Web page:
Ian is a young boy who takes Red Cross water adjustment and swim classes at Ft. Carson, Colorado. He sees the swimming pool as a “blue river” and the diving board as the “plank.” He loves the water and likes to splash, and when he climbs the ladder he says, “Rapunzel, Rapunzel.”
Using their “toilet paper” swim aids, Debby McSwain and Ian practice leg kicks.
(Photo Credit: American Red Cross)
Ian’s story is like that of any other 5-year-old child, but with some important twists and turns. Ian makes little (if any) eye contact with others and does not like to be touched. He sometimes says “No, no, no” when approached. His verbal communication consists of only a few words, and he often mimics the person he is with and says things that make sense to him, but not to others.
Ian has autism, a developmental disorder characterized by impaired communication skills and social interactions and by restricted, repetitive and stereotyped patterns of behavior. I am Ian’s swimming instructor. For me, the sessions with Ian have been an incredible journey of joy.
Ian has taken 15 lessons thus far, and in each of those 45-minute sessions he has achieved some form of success that might not be discernable to a bystander but is, according to his mother, “huge.” For example, during the fourth or fifth lesson, while showing Ian how to hold his breath, I watched him push my bulging cheeks together and laugh. He thought it was pretty funny, and so did I. I knew right then he was having fun and beginning to enjoy the lessons.
Persuading him to let me pull him through the water with his legs out (so he can kick) took a few tries. “Let’s be a shark in the water,” I suggested. “No shark,” he countered. “Jonah the whale.” So a whale he was, and a speedy one at that, always wanting to “go fast, no slow.”
Asking Ian to jump into the pool did not work in the usual way. He liked to jump while holding my hands. When he said, “Miss Debby, Miss Debby, hold hands,” I knew Ian was making progress beyond swimming. Once, when he jumped in and his head went under the water, he came up and proudly said, “Ian under water.” That was a milestone for him.
I learned early to use two swim aids—one for Ian and one for me. Swim bars, which are poles with white round buoys on the ends, are used in training and therapy programs. Ian called them “toilet paper” because that’s what they looked like to him. The “toilet paper” bars became a useful teaching tool. Ian and I would race, holding on to our respective “toilet paper” and kicking. Of course, Ian always won!
Key Turning Point
Lesson 13 was a key turning point for Ian—he went under the water on his own after watching me. Emerging with thumbs up, he exclaimed, “That was super, Ian.” During that same lesson, he also jumped into the 3’ section without holding my hands. While climbing the ladder to jump, he proclaimed himself “Prince Charming,” to which I responded, “Yes, Ian, you are my Prince Charming.” I later learned he was watching a DVD at home on the classic fairy tales.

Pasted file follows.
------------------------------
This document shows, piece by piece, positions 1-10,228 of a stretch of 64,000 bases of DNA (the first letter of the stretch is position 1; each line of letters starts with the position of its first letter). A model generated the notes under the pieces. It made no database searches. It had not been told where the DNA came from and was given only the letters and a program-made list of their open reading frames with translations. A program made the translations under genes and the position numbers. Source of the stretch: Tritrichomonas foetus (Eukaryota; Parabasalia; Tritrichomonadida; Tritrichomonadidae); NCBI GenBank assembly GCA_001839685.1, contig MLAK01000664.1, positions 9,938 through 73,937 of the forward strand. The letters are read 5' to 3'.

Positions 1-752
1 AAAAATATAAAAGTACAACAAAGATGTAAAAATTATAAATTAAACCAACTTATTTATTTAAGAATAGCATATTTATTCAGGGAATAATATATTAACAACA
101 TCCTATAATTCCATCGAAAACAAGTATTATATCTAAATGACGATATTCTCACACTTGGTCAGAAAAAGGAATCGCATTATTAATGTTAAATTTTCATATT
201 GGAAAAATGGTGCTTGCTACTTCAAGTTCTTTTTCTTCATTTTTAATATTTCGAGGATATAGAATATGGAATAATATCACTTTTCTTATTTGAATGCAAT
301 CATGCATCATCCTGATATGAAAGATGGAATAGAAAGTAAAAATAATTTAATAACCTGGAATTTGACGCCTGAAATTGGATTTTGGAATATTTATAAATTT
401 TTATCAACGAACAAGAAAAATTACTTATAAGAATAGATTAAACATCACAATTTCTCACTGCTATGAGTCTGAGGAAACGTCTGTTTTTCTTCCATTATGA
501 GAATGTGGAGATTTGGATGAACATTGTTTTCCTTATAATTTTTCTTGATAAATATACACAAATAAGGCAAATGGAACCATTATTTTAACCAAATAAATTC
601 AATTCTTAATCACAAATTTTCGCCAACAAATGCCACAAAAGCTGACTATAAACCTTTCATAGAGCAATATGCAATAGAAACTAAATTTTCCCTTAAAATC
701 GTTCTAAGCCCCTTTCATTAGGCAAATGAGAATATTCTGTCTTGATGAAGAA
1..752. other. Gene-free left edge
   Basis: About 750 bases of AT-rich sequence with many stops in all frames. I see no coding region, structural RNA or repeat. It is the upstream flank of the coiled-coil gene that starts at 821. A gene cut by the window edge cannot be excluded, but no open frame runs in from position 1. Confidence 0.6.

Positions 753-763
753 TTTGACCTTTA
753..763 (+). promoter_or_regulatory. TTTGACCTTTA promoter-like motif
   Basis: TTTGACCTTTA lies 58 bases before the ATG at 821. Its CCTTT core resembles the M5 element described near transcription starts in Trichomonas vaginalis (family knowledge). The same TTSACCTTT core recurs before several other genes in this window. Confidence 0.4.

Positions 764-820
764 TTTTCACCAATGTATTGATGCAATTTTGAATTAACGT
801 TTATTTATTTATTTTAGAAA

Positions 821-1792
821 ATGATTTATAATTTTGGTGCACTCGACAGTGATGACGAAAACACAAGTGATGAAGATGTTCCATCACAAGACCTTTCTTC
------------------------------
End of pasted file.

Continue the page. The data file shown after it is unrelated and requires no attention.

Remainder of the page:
Lessons 14 and 15 were even more dramatic. Ian had been watching someone swim the back crawl stroke, and he imitated it by walking backward and moving his arms. I knew he had the ability to float if I could just get him to try it, so I asked three water safety instructors to get in the water and help. I figured that if I talked while they performed the skill, maybe Ian would try the skill with me.
The other instructors got into the water and showed Ian how to float on his stomach and then on his back. He tried the front float with some degree of success, but the back float was the big winner. When I held Darla Hansen, a fellow WSI, in the back float position, Ian grabbed my arm and turned himself over on his back. I was holding both Darla and Ian, and I was so excited I wanted to jump up and down! Afterward, Ian practiced the back float with me and Darla, thus taking another big step by letting someone else work with him in the water.
Proud of His Accomplishments
Ian has come a long way toward learning basic swimming skills and is signed up for group lessons. His family is proud of his accomplishments, as they have every reason to be. Ian’s father, a staff sergeant serving with the U.S. Army in Iraq, was able to attend Ian’s first lesson prior to his deployment. He will return to see a little boy who is fascinated with, and having fun in, the water.
As Commodore Wilbert Longfellow, founder of the Red Cross Life Saving Corps (the forerunner of today’s water safety program), once said, “Water unlocks inhibitions.” In Ian’s case, these words really are true, much to the delight of those around him.
The American Red Cross helps people prevent, prepare for and respond to emergencies. Last year, almost a million volunteers and 35,000 employees helped victims of almost 75,000 disasters; taught lifesaving skills to millions; and helped U.S. service members separated from their families stay connected. Almost 4 million people gave blood through the Red Cross, the largest supplier of blood and blood products in the United States. The American Red Cross is part of the International Red Cross and Red Crescent Movement. An average of 91 cents of every dollar the Red Cross spends is invested in humanitarian services and programs. The Red Cross is not a government agency; it relies on donations of time, money, and blood to do its work.